Matt Doll, Minnesota Environmental Partnership
Last week, the Biden Administration announced the creation of the American Climate Corps, a new training and jobs program for the wide variety of climate action jobs available in the decarbonizing economy.
The new Climate Corps is intended to continue a long tradition of federally supported job-training programs, providing skills and opening up career pathways for more than 20,000 young Americans. It will leverage private sector apprenticeships, civil service opportunities, and programs like AmeriCorps. The careers supported by the program will include clean energy installation, habitat restoration, fire prevention, and many others
In concert with this federal action, Minnesota is among ten states moving forward with its own version of the Climate Corps, building on the massive investments in climate action passed earlier this year by the Legislature.
These programs come at a critical time: many of the most crucial climate-related jobs are in dire need of applicants to help accelerate necessary change. And the dire need for this change is becoming ever more apparent here at home, where Minnesota is likely to record its hottest September on record.
The world watches
On the same day that President Biden announced the American Climate Corps, the United Nations held Climate Ambition Summit 2023 at its headquarters in New York, condemning those nations and companies that have moved too slowly and celebrating those who are demonstrating the way forward.
The summit focused on the fact that a livable future is still within reach. The internationally-recognized 1.5℃ can be achieved through international investment in clean energy. But at the same time, the world’s largest fossil fuel users and producers – especially wealthy nations like the United States – must stop clinging to an economic model that is devastating the planet and especially harming those people and nations who contribute least to climate change.
“The move from fossil fuels to renewables is happening – but we are decades behind,” said UN Secretary General António Guterres. “We must make up time lost to foot-dragging, arm-twisting and the naked greed of entrenched interests raking in billions from fossil fuels.”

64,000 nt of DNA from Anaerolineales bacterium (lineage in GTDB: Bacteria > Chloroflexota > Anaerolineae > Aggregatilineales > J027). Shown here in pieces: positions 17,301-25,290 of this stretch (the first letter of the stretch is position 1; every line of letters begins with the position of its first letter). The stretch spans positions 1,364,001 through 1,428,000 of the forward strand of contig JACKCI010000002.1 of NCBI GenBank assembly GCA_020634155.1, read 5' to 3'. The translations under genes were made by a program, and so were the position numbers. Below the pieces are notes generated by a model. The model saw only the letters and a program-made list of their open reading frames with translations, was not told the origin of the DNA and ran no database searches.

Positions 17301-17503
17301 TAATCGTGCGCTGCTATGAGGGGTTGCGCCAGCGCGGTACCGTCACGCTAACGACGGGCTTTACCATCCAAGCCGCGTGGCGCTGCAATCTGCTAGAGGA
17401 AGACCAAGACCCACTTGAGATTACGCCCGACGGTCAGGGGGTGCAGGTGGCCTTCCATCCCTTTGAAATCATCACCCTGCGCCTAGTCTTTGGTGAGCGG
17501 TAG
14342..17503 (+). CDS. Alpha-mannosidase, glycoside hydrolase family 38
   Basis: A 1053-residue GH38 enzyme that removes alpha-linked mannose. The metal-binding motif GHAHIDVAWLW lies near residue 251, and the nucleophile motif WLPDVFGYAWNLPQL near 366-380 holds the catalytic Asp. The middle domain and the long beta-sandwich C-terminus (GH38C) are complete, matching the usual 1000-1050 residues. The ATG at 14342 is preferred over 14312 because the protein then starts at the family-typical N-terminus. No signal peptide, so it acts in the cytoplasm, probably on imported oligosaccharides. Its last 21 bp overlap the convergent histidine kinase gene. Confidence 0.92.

The path forward
One jobs program for electricians and foresters isn’t going to solve the climate crisis. Nor is one act of Congress. Nor is one spectacular session of the Minnesota Legislature.
But each of these steps builds momentum. And they’re part of an encouraging trend – the International Energy Agency has found that the growth in solar panels – now among the cheapest forms of energy – and electric vehicles is keeping hope for 1.5℃ alive. If we can build on that momentum, we can secure a livable future.
Minnesota will continue to play an outsized role in this effort. During the last Legislative session we were glad to see historic commitments to protect Minnesota’s environment and ensure a just transition to clean energy. We passed a historic clean energy standard and massive clean transportation investments earlier this year. Businesses, agencies, and environmental advocates are working to develop a new clean transportation standard to help draw down the emissions from our largest carbon source. New breakthroughs in farming science can help cut the impact of the nation’s fifth-largest agricultural economy and pave the way for other states and countries to follow. MEP will be working in the next legislative session and beyond to win support for these good ideas.
Amid this hot year, it’s easy to lose hope. But it’s encouraging to remember that the climate crisis is a crisis of choice. If we choose clean energy and a renewed respect for the natural world, we can protect our home for the generations that follow us.
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